An out-of-state conviction or revocation obtained in violation of Minnesota’s limited constitutional right to pretest counsel cannot be used to enhance Minnesota DWI charges.  Bergh, 679 N.W.2d at 737; see also State v. Nordstrom, 331 N.W.2d 901, 905 (Minn. 1983) (holding that a criminal conviction in which defendant was not represented could not be used to enhance subsequent DWI offense if the right to counsel was not properly waived).  In Bergh, this court held that a DWI revocation obtained in Colorado was not in accord with Minnesota’s constitutional right to pretest counsel because, under Colorado law, a motorist has no right to confer with counsel before deciding whether to consent to chemical testing.  Id. 

Because North Dakota does not require that motorists be informed of their right to counsel prior to chemical testing, the right loses its meaningful purpose in practical application.  See McNamara, 500 N.W.2d at 593 (Levine, J., dissenting) (“What good is a statutory right to consult with counsel before deciding to take a chemical test [citing Kuntz], if a driver is not told of that right?”).  The purpose of the right to counsel generally “is to protect the lay person who ‘lacks both the skill and knowledge’ to defend him- or herself.”  Friedman, 473 N.W.2d at 833 (citing Powell v. Alabama, 287 U.S. 45, 69, 53 S. Ct. 55, 64 (1932)).  In the context of pretest consultation, the right to counsel is critical because “the person suspected of drunk driving is generally an average citizen in a totally new, confusing, and uncomfortable situation.”  Id. at 834.  Given that the purpose of the right to counsel is to protect individuals unfamiliar with the legal system, it is implicit that those individuals first be informed that such a right exists. 

Consequently, North Dakota’s right to pretest counsel without an accompanying obligation to inform the motorist of such a right violates the Minnesota constitution.  Thus, appellants’ North Dakota convictions, depending as they did on the results of chemical tests to which appellants submitted without notice of their right to pretest counsel, cannot be used to enhance appellants’ current Minnesota DWI charges.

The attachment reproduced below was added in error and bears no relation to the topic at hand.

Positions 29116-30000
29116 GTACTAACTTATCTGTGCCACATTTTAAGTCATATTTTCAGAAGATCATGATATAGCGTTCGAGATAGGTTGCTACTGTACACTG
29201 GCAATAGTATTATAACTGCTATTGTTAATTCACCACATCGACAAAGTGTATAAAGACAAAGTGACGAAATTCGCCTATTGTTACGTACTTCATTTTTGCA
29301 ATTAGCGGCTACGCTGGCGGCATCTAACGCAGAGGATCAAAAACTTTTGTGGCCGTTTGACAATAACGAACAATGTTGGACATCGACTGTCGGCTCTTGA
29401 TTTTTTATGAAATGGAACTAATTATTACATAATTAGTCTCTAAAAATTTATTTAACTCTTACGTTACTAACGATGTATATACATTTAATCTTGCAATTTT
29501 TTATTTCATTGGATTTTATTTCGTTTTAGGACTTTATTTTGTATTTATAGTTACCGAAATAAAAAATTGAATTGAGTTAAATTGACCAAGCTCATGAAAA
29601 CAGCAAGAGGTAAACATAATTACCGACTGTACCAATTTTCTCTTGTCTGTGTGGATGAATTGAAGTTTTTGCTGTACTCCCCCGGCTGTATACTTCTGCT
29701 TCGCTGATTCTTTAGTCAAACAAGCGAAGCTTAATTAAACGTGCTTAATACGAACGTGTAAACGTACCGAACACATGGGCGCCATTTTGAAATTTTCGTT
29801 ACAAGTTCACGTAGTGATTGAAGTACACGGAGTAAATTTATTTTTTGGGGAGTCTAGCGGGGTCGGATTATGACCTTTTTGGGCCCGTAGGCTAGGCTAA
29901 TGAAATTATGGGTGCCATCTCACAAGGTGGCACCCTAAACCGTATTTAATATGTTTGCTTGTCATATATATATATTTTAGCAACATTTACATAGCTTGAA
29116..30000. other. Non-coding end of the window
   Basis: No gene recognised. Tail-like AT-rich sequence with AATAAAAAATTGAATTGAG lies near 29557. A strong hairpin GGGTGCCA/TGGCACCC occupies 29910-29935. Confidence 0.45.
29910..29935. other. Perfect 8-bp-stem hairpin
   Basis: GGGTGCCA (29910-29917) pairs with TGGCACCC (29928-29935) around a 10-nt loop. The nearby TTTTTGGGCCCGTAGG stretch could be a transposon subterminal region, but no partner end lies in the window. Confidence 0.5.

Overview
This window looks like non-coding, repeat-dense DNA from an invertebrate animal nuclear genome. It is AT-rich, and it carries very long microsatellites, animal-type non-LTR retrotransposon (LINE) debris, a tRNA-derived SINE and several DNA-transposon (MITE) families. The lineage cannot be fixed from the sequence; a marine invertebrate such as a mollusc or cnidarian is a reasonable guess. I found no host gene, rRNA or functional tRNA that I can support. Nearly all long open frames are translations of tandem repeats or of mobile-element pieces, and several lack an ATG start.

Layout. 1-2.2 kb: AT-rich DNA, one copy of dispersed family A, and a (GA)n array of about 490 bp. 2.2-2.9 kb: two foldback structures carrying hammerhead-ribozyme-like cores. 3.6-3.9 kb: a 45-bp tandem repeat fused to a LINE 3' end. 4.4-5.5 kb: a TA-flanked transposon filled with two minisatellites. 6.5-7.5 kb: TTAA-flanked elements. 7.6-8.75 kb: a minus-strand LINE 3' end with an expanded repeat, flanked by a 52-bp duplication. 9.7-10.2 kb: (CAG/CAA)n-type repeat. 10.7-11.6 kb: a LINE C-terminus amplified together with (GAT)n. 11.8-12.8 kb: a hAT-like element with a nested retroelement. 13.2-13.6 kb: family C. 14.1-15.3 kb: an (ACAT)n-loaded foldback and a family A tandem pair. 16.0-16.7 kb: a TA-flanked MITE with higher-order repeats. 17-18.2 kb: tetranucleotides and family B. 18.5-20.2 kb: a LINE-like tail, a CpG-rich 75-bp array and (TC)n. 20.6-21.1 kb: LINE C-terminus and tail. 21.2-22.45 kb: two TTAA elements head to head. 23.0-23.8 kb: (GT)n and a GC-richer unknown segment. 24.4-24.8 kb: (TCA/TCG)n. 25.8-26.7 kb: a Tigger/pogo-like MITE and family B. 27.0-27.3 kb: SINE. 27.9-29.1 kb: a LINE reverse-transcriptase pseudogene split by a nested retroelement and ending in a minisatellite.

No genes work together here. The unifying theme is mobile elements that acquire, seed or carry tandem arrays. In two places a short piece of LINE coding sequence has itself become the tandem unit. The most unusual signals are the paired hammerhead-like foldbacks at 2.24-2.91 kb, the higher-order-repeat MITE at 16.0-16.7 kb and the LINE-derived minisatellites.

II.

            Respondent contends that the “right to counsel” prior to chemical testing created by Friedman and applied by Bergh is inconsistent with Sixth Amendment jurisprudence, public policy, and the impaired driving statutes.  Respondent further argues that it is improper to apply Minnesota constitutional protections to crimes occurring wholly outside of this state pursuant to State v. Heaney, 689 N.W.2d 168 (Minn. 2004). 

            A.        Inconsistency of Friedman

Essentially, respondent argues that this court should overturn Friedman.  But this court has no authority to overrule decisions of the supreme court.  Mueller v. Theis, 512 N.W.2d 907, 912 (Minn. App. 1994), review denied (Minn. Apr. 28, 1994).  The Friedman decision has been applied both by this court and the supreme court.  And the principle of stare decisis binds this court to follow its own decisions.  See State v. DeShay, 645 N.W.2d 185, 189 (Minn. App. 2002), aff’d 669 N.W.2d 878 (Minn. 2003). 

Additionally, respondent’s concerns of inconsistency were addressed in the Friedman decision.  In regard to respondent’s contention that the right to pretest counselis overly broad and therefore inconsistent with the Sixth Amendment of the United States Constitution, the Friedman court stated “[courts] are free to interpret their own law, however, so as to provide greater protection for individual rights than that which the federal Constitution minimally mandates.”  Friedman, 473 N.W.2d at 830 (citing PruneYard Shopping Ctr. v. Robins, 447 U.S. 74, 81, 100 S. Ct. 2035, 2040 (1980)).  The supreme court also addressed respondent’s public policy argument, noting that while drunk driving is a serious problem, “[t]he rights of all citizens embodied in our Minnesota Bill of Rights, however, are so important that they cannot be overridden for temporary expediency in building statistics.”  Id. at 835.  Further, the interstate Driving License Compact and the Impaired Driving Statutes were enacted in 1989 and 2000, respectively, well before the decision in BerghSee 1989 Minn. Laws ch. 307, § 5; 2000 Minn. Laws ch. 478, art. 1, § 2. 

            B.        State v. Heaney